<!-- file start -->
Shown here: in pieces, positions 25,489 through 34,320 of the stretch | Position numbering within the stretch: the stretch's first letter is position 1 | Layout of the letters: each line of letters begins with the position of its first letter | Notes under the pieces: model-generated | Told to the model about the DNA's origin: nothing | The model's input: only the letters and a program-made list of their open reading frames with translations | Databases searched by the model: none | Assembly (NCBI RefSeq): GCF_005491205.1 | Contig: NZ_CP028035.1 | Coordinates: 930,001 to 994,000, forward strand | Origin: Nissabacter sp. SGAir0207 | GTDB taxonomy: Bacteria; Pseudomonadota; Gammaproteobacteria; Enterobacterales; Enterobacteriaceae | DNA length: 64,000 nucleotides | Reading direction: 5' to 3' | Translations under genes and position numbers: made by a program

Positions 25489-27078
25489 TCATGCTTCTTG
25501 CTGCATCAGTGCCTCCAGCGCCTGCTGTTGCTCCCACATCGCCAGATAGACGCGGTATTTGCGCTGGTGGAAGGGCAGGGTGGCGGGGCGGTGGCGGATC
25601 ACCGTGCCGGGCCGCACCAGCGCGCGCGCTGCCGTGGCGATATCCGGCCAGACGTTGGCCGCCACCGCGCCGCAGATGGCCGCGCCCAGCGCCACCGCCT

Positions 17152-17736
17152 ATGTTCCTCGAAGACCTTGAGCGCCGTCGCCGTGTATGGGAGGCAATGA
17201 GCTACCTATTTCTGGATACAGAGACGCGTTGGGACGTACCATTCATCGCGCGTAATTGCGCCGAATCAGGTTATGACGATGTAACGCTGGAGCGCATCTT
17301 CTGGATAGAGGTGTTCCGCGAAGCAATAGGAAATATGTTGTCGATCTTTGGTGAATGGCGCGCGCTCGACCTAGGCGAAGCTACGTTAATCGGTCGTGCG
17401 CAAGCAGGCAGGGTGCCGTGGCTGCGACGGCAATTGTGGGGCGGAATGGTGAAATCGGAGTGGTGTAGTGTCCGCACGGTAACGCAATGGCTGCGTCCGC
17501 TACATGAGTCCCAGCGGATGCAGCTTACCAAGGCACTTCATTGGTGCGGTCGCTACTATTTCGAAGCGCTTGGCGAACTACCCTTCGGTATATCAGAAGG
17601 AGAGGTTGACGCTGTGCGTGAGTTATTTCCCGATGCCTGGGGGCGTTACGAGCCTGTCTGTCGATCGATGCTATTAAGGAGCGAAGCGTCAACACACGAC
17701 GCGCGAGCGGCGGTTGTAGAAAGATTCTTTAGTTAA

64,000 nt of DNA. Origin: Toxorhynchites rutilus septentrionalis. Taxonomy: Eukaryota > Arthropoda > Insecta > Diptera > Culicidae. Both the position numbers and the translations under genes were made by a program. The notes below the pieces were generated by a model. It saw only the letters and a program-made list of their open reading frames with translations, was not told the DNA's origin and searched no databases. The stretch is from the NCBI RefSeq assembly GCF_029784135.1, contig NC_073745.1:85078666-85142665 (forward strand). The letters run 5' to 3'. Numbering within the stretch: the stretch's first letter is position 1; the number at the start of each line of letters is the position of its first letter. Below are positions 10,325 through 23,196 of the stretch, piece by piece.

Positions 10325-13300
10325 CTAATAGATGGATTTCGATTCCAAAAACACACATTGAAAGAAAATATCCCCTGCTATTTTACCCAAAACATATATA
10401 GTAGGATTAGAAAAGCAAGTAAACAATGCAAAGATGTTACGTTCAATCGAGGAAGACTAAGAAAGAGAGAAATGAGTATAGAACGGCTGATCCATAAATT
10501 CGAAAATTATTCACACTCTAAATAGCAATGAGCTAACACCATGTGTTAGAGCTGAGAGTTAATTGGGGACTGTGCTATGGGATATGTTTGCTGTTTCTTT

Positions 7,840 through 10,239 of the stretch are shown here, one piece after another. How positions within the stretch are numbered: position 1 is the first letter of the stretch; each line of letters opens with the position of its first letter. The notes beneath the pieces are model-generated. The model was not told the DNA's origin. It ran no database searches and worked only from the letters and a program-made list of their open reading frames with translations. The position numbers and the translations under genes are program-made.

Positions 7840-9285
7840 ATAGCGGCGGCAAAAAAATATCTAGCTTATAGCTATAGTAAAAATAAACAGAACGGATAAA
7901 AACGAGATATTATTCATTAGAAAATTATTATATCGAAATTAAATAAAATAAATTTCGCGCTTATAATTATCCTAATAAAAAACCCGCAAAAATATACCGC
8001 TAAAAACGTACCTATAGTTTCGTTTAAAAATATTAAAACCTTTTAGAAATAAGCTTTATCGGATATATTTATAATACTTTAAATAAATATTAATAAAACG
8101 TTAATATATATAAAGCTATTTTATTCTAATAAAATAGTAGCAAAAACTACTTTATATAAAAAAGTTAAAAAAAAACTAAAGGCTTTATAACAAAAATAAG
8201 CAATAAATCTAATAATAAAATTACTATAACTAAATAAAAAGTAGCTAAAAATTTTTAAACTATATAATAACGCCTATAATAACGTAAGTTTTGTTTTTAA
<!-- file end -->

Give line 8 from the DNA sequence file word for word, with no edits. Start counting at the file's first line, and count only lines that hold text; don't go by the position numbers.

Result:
17201 GCTACCTATTTCTGGATACAGAGACGCGTTGGGACGTACCATTCATCGCGCGTAATTGCGCCGAATCAGGTTATGACGATGTAACGCTGGAGCGCATCTT